It is true that fascists returned to their old more left wing, yet still nationalistic program after 8.9.1943 which we can see from the Verona congress and specially from the Law of socialization of factories in 1944.

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Re: Does Mussolini still come to power in Italy if there is no Bolshevik Revolution in Russia?

Post by Dili » 05 Dec 2020 22:22

Yes, maybe somewhat strangely this period -around 1936- was the high tide of Fascism so the Communists did not had a strong card to play, maybe they wanted to induce such a Fascist enthusiasm that would make them ditch the Monarchy and be a full totalitarian regime where they could get at later . But this is just my speculation.
Nevertheless the Socialist undercurrent in Fascism was always strong and always in tension with conservative faction - there were other factions - more connected to industrials and Monarchy. Niccola Bombacci was always in connection with Mussolini even personally; he was the man behind the law of socialization of factories in RSI effectively its Economy minister, ideologically the idea was even more extreme, everyone that worked had to get some capital in what they worked for. So in theory you could not work in a farm or work in some office if you had no part of it... ideological the objective was to not exist man to man "exploitation" as in Marxist terminology. Of course a disruption like this did not went forward in a war and Germans controlled the things.
But it is a signal that Fascists went Socialist when there was not anymore the need to please the Monarchy since it remained in the South with Allies.
Looking at distance at Mussolini was a sort of Bismarck that moderated the extreme Marxism conflictuality creating several social programs. The industrialists went for it because they got also "social programs" for them: state contracts. Maybe we can call it a Social-Non Democracy. :)
Some of Italian aircraft failures like the Breda 88 was kept being build for the company and workers to have a job until they could manage to change to licensed aircraft, there were several stories like this.
Also another point is that when IRI was created after the 1929 crash to save several Italian banks and companies Mussolini put as the head Alberto Beneduce, a socialist that had named 2 of his daughters Vittoria Proletaria and Idea Nuova Socialista, just to give an idea how Socialist he was. Nevertheless he maintained usually the head of the companies despite now the capital/debts being in state hands. So when a shipping company was effectively nationalized because could not pay its debts the family that owned it was still managing it afterwards. This was not necessarily a mistake they were still probably the people that know better or less worse the business. So it was a fusion...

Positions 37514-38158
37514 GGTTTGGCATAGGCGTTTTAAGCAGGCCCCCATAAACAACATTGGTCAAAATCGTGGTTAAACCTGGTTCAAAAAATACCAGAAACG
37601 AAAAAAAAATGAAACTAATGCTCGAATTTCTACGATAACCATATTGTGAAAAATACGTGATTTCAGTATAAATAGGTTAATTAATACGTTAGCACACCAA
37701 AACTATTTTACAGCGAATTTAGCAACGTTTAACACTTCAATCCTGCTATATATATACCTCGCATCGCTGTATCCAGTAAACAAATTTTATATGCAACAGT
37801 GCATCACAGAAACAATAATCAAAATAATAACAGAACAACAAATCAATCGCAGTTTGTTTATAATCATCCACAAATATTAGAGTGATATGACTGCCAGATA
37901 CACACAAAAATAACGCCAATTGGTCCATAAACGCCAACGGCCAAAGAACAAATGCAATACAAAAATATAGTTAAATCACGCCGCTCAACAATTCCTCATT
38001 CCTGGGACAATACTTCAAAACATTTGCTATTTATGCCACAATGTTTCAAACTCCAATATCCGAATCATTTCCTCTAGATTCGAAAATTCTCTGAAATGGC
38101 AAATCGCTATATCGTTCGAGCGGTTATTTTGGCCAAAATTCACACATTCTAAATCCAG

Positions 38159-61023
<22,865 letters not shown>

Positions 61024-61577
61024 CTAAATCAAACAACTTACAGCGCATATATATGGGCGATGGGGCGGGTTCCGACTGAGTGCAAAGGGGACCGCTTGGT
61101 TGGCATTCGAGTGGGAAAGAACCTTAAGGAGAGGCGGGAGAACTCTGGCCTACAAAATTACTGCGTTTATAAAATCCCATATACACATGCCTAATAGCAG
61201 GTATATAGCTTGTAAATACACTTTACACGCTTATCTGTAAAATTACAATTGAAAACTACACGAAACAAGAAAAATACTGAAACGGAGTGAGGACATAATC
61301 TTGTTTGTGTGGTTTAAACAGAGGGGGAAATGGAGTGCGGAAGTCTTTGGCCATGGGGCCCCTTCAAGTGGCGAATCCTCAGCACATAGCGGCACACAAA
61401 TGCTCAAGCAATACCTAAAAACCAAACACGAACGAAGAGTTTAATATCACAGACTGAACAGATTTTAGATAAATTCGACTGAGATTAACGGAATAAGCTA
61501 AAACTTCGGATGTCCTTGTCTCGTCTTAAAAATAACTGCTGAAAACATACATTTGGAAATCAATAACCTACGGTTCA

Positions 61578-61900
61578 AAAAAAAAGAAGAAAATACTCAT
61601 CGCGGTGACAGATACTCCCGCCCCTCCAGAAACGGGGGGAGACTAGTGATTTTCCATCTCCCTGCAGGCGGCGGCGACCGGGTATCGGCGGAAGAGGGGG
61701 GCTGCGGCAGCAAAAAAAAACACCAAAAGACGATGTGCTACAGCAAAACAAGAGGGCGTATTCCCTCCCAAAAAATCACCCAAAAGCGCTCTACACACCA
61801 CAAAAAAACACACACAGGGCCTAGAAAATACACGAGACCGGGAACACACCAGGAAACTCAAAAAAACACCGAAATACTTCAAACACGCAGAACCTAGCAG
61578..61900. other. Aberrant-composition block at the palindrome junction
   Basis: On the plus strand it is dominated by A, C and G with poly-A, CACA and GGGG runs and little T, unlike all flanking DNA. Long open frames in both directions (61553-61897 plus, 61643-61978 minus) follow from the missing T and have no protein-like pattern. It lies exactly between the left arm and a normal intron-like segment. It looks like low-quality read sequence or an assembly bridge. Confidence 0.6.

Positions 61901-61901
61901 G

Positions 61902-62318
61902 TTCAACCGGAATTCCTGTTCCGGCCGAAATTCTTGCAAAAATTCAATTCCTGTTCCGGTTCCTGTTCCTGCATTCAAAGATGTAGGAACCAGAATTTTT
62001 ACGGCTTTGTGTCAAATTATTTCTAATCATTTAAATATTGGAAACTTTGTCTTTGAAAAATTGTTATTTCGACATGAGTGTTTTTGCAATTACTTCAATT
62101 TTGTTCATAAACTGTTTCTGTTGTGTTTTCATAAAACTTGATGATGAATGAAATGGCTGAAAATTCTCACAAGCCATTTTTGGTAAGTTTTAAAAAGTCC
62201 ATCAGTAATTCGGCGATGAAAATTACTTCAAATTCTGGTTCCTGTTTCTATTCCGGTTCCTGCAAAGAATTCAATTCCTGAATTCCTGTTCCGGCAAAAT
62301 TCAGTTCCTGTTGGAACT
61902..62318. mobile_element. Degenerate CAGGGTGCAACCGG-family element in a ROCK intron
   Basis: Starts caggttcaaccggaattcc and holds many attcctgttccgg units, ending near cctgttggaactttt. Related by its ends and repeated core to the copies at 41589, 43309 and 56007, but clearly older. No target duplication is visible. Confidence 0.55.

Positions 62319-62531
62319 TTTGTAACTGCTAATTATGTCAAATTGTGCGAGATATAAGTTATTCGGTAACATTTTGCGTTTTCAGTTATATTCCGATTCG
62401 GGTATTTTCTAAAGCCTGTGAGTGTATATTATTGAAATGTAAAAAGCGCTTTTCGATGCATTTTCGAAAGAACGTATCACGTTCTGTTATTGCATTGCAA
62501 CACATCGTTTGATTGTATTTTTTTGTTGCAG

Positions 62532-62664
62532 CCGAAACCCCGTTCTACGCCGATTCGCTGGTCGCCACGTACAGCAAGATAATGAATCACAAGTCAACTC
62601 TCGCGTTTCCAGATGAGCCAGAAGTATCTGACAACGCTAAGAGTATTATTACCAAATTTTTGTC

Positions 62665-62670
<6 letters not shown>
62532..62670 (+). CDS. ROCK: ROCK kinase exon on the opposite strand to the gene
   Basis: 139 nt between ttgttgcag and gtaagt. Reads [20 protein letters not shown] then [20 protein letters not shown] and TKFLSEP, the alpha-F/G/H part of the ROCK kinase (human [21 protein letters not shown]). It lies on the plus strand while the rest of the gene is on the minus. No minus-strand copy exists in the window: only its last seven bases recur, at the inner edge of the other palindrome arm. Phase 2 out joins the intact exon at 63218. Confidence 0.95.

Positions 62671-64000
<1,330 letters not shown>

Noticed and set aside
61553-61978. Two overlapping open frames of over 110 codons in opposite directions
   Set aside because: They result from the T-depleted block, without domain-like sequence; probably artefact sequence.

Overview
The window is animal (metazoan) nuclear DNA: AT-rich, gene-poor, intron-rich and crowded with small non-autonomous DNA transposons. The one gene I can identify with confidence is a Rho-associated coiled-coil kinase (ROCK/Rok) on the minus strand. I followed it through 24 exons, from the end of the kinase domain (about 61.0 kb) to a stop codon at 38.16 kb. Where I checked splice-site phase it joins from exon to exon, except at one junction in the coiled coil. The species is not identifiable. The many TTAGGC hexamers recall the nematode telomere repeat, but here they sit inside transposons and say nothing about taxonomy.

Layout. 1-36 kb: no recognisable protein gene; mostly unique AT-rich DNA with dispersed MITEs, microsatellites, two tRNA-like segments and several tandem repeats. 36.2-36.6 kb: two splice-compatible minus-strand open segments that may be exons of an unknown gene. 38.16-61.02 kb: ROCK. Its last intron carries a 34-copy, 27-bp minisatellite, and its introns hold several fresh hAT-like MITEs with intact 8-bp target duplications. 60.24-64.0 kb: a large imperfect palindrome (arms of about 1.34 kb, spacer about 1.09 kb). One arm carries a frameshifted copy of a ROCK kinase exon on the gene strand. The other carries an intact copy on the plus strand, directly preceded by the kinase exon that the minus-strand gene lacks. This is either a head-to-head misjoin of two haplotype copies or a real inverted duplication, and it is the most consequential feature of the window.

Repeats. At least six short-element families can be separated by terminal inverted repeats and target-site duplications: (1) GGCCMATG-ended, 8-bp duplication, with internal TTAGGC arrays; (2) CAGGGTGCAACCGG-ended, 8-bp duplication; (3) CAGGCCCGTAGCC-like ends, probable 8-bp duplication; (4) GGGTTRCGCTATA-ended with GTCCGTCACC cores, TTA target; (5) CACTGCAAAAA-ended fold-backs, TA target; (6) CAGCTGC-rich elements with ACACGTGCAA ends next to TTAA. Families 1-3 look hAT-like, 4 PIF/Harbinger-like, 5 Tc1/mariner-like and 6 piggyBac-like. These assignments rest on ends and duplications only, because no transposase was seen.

A small point about Comintern policy. Soviet Navy was ordering warships in "Fascist shipyards".Taskhent destroyer was ordered before Spanish Civil War and handed over just after it ended. For some reason was being built all along, so there might have been some guarantees between Mussolini and Stalin governments. Ansaldo part of IRI was too helping Soviet Navy in naval weapons, naval construction and fire control.

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Re: Does Mussolini still come to power in Italy if there is no Bolshevik Revolution in Russia?

Post by Cantankerous » 28 Dec 2020 21:59

Even if the Bolshevik Revolution had not happened, Mussolini still would have come to power because he tapped into the frustrations and discontent among unemployed Italians, and one of Mussolini's pledges was to bring jobs back to Italy. Yet Mussolini did not blame an ethnic group for Italy's economic problems while coasting his way to power and did not tie Jews to communism.